Slow development and shifting support to second generation biofuels - Nearly all policies adopted in the renewable transport sector in 2015, as in past years, were directed at road transport through support for biofuels production and use. Policies to promote the integration of renewable energy and electric vehicles, as well as the use of renewables in aviation, rail or shipping, have been slow to develop. As of year-end 2015, biofuel mandates were in place in 66 countries at the national or state/provincial level. Support has shifted increasingly towards the promotion of advanced biofuels, although, globally, most policies adopted to date focus primarily on first-generation biofuels.
Trends in Solar PV
Record deployment and rapid expansion into new markets The solar PV market was up 25% over 2014 to a record 50 GW, lifting the global total to 227 GW. The annual market in 2015 was nearly 10 times the world´s cumulative solar PV capacity of a decade earlier. China, Japan and the United States again accounted for the majority of capacity added, but emerging markets on all continents contributed significantly to global growth, driven largely by the increasing cost-competitiveness of solar PV. An estimated 22 countries had enough capacity at end-2015 to meet more than 1% of their electricity demand, with far higher shares in some countries (e.g., Italy 7.8%, Greece 6.5% and Germany 6.4%). China achieved 100% electrification, in part because of significant off-grid solar PV installed since 2012; on-grid, however, curtailment of solar generation started to become a serious challenge for China´s solar PV sector.
The industry recovery of recent years strengthened further due to the rise of new markets and strong global demand, and most top-tier companies were back on their feet in 2015. Record-low bids for large-scale solar PV projects were seen in tenders from Latin America to the Middle East to India. Distributed rooftop solar PV remains more expensive than large-scale projects but has followed similar price trajectories and is competitive with retail prices in many locations.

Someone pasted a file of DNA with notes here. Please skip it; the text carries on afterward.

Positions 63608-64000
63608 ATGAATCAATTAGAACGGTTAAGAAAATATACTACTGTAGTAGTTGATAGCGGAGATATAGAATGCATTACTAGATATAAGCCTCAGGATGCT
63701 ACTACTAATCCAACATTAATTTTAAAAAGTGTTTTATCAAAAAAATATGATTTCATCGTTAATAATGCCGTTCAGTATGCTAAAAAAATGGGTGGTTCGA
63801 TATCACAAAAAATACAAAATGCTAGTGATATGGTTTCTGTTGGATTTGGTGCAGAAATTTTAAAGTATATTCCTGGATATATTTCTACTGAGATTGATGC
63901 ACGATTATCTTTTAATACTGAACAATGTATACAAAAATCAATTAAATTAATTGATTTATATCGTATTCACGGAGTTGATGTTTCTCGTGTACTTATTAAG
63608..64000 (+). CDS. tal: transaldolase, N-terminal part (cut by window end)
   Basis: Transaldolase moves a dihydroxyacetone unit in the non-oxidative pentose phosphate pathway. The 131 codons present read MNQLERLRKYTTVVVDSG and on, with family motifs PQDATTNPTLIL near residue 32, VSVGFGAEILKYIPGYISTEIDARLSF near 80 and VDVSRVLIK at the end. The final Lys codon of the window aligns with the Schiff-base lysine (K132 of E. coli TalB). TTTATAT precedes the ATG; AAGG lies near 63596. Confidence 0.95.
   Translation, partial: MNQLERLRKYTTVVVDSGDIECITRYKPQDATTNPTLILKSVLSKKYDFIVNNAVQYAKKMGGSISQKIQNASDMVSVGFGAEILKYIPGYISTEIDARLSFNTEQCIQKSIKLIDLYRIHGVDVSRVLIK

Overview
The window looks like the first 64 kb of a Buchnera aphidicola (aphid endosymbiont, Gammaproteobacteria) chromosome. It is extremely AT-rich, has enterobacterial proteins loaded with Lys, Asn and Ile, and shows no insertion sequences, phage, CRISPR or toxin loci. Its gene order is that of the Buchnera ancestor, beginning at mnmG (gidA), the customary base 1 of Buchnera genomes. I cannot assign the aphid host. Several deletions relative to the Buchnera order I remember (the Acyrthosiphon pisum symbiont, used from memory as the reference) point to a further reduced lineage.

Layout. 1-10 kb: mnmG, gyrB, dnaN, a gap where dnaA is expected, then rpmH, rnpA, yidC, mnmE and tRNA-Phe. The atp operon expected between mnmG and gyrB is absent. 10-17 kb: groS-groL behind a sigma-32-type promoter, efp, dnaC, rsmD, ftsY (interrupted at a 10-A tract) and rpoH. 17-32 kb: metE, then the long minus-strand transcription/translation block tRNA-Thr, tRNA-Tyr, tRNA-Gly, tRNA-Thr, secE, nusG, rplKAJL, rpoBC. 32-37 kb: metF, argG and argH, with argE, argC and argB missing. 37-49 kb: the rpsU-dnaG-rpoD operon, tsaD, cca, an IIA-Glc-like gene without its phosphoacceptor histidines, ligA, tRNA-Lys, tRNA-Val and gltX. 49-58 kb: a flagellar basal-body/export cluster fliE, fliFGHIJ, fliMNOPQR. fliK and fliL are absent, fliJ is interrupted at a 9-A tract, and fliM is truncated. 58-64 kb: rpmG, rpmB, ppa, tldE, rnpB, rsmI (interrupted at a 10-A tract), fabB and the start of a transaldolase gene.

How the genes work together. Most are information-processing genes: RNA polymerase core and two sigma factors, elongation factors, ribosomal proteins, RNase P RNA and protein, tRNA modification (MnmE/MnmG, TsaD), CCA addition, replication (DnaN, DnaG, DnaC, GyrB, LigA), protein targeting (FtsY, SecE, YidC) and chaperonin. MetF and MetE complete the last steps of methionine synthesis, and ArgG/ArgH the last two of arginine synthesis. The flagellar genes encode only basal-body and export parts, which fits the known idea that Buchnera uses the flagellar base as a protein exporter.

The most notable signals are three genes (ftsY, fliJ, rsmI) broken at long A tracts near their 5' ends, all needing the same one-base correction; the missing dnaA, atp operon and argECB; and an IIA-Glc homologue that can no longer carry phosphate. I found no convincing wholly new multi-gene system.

Trends in Wind Power:
Largest source of new renewable power capacity; growing role in meeting electricity demand Wind power was the leading source of new power generating capacity in Europe and the United States in 2015, and the second largest in China. Globally, a record 63 GW was added for a total of about 433 GW. Non-OECD countries were responsible for the majority of installations, led by China, and new markets emerged across Africa, Asia and Latin America. Corporations and other private entities continued turning to wind energy for reliable and low-cost power, while many large investors were drawn by its stable returns.
The offshore sector had a strong year with an estimated 3.4 GW connected to grids, mostly in Europe, for a world total exceeding 12 GW. Wind power is playing a major role in meeting electricity demand in an increasing number of countries, including Denmark (42% of demand in 2015), Germany (more than 60% in four states) and Uruguay (15.5%).
The industry had another strong year, and most top turbine manufacturers broke their own annual installation records. To meet rising demand, new factories opened or were under construction around the world. Challenges included lack of transmission infrastructure and curtailment of wind generation (particularly in China).